There two big, emerging areas of value creation in the crypto space. These are centred around what we call ‘Money-ness’ and ‘Governance’.
We added the suffix ‘- ness’ after money to emphasise the breadth of this category. Money-ness encompass everything from a global store of value to a currency specific to a crypto-economy or use-case.
The categorisation of crypto assets is oftentimes not clearcut (actually, almost never clearcut!). Take Bitcoin as an example. It’s deflationary and limited in supply, global, and not issued by a central authority. These qualities make it look very similar to gold. On the other hand, however, bitcoin derives value from being used as a currency to pay for goods and services. This is because it is easily and cheaply globally transferable and highly divisible. (Bitcoin’s smallest unit, a Satoshi, is one hundred millionth of a single bitcoin or 0.00000001 BTC.) In this sense, it acts both as a digital gold equivalent and as an M1 (or cash) equivalent. With the introduction of the Lightening Network, the dual-character of bitcoin becomes even more pronounced.
On the other end of the money-ness spectrum you have a pure utility tokens like the Binance Coin (BNB). Utility tokens are used to pay for a good or service in a particular crypto-economy, much like a laundry token is used in the physical world. In the BNB case, it is used to pay transaction fees on the Binance crypto exchange. But there exists an obvious issue. If every good or service had its own utility token, we would all be driven mad trying to keep up with such a variety of currencies. So we wouldn’t want to hold hundreds of utility coins that pay for hundeds of goods and services.
The implication is that the velocity for many if these coins is likely to be be very high. The reason being that rather than holding all these currencies we are much more likely to hold one currency, then seamlessly swap in and out of utility tokens as we need them.
The value exchange equation implies that the network value naturally decreases with increased velocity.
M = Money Supply
V = Velocity of Money Supply (i.e. the amount of times the money supplies turns over)
P = Price Level
Q = Index of new real expenditures
Another example for where a utility token may be need is for a decentralised markets in the sharing economy. Mike Novogratz, founder of crypto merchant bank Galaxy Digital Management, likes to highlight the example of Uber.
But the value of the dUber (Decentralised-Uber) network might capture very little value in the dUber token itself. Meanwhile, Uber is the highest valued private tech company in the world with a value of $69.9bn. We can think of that difference in value between Uber and dUber being due to the radical reduction in the 25%+ cut that Uber captures in fees which would by definition be practially eliminated in the dUber world.
Secondly, it is uncertain what network effects utility tokens provide or if an existent crypto asset like Bitcoin or Ethereum could be used in place of a utility token like the Binance Coin. Many of the projects we meet at Apollo Capital might not be in need of its own token.
- Pure utility tokens might not capture much value at all, especially if the velocity is high, which is likely
- Many projects might not need their own tokens and value of an artificial token used for fundraising is highly questionable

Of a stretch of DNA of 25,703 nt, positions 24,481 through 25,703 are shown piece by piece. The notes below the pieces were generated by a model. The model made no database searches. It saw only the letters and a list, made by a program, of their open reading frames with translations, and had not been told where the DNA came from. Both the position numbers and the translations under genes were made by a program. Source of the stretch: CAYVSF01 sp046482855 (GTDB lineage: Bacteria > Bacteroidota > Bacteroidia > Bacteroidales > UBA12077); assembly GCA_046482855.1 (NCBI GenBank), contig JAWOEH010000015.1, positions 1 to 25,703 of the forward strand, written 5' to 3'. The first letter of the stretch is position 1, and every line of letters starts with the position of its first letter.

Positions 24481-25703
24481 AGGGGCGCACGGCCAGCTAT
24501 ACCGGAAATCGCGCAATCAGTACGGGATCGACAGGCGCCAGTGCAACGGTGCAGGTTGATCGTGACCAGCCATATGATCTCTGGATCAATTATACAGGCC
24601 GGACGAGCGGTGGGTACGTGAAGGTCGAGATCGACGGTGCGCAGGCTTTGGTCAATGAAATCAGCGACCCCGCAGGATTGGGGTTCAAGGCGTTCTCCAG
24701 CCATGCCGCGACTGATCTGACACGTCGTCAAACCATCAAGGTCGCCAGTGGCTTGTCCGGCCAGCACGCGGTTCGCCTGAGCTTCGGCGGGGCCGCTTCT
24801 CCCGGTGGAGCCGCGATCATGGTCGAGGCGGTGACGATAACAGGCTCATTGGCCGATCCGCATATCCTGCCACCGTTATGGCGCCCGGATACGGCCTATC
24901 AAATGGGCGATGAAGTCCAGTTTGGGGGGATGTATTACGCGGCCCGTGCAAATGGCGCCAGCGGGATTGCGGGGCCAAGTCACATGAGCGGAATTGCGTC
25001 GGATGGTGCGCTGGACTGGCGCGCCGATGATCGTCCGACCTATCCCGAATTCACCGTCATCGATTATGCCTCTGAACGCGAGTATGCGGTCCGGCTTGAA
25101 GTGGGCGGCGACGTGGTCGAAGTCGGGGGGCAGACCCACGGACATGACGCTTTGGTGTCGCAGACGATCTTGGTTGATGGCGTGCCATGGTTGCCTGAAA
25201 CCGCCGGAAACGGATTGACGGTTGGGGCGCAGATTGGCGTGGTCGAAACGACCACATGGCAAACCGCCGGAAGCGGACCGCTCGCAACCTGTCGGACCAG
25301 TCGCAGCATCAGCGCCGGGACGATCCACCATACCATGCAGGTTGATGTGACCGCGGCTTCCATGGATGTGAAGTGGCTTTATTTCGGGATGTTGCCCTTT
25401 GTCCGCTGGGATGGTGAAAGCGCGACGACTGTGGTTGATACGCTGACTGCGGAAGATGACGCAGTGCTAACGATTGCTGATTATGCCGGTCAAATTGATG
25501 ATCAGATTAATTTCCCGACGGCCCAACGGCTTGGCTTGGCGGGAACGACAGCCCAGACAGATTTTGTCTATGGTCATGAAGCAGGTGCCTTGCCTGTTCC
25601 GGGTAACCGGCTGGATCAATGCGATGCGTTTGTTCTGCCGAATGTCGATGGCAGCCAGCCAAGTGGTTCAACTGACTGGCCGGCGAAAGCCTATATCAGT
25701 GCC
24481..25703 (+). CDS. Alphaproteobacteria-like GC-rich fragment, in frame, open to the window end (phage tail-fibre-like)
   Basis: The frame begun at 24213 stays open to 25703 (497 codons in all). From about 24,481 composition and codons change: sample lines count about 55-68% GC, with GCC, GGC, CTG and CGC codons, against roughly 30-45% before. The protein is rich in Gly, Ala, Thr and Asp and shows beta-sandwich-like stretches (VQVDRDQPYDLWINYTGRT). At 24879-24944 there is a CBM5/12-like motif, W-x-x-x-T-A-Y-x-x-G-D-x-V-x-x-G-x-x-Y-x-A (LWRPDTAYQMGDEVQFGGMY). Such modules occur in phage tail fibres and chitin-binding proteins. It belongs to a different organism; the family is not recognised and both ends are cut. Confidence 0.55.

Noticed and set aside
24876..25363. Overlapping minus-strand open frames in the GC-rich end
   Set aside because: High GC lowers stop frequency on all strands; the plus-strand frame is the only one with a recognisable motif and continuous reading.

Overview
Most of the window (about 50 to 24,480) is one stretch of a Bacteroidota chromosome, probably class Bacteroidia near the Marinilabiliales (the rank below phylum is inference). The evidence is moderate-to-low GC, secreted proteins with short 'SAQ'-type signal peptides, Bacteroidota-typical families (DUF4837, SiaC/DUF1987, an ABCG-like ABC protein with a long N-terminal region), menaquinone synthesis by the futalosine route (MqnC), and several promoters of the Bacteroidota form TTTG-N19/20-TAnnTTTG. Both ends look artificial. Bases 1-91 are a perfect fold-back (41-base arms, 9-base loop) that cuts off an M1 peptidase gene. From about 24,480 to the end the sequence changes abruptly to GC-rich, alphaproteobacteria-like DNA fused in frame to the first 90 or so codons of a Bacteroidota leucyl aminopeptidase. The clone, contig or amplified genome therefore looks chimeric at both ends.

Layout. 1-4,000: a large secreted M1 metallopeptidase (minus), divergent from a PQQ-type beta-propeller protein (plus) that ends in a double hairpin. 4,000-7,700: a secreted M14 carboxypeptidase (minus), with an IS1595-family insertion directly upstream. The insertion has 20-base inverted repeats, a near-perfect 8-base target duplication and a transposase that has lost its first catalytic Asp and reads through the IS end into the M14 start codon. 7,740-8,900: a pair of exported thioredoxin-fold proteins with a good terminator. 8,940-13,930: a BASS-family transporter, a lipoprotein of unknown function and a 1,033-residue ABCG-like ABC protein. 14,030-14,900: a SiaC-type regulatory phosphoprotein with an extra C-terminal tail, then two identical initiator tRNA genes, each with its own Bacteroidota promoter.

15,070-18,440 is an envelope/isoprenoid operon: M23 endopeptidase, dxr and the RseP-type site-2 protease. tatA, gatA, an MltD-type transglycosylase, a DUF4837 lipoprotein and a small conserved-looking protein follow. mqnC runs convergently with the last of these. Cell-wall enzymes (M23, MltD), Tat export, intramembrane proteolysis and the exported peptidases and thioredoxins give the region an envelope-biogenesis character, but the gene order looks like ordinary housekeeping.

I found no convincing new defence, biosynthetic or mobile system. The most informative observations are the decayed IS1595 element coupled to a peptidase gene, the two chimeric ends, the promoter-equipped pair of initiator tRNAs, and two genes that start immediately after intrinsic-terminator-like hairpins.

- On the investment side, we want to be more in the money-ness side of the spectrum
Again, many tokens are not pure cut, and crypto-assets used to fuel smart contract platforms like Ethereum’s ETH can be in part store of value, in part currency, and in part utility for paying gas on the Ethereum platform. There are different degrees of ‘Moneyness’.
The other big value creator in crypto is governance. We’re in a phase where projects experiment with how governance is distributed and architectured within crypto networks.
Bitcoin’s governance is distributed between different stakeholders like miners, developers, users, wallets, and exchanges. In Decred, the coin holders have a much larger say in how the network is developed through their hybrid proof-of-stake system. Other systems like Tezos are inventing new forms of on-chain governance. The 0x project was thought of as a utility token, but is turning into more of a pure governance token. The relayers in the 0x eco-system do not actually need to use the 0x token for payments, and are using it rather to vote on governance. The team behind 0x realises that as velocity goes to infinity, the payment aspect of 0x is not actually where the value lies.
Teams behind ICOs, developers and investors all have an interest in increased network value over time. This have lead to discussions over clever ways to create ‘velocity sinks’ in order to increase the token value. However, this is probably not a viable way to create value.
Governance in itself is valuable. If you want to control the future of the protocol you’re investing in or building an app on top of, the governance is very valuable. The app developers on iOS have no say on the governance of the Apple app store, that’s very different from these new, open networks that crypto assets enable.
Crypto assets represent new methods to organise society based on merit and free markets. Governance is a critical factor in these networks. This is an excellent article about network governance by Mike Maple, Jr.
In our emerging decentralised world of crypto assets, Moneyness and Governance are two of the leading value creators. How these values are captured are critical issues to think about for developers as well as for investors in this space.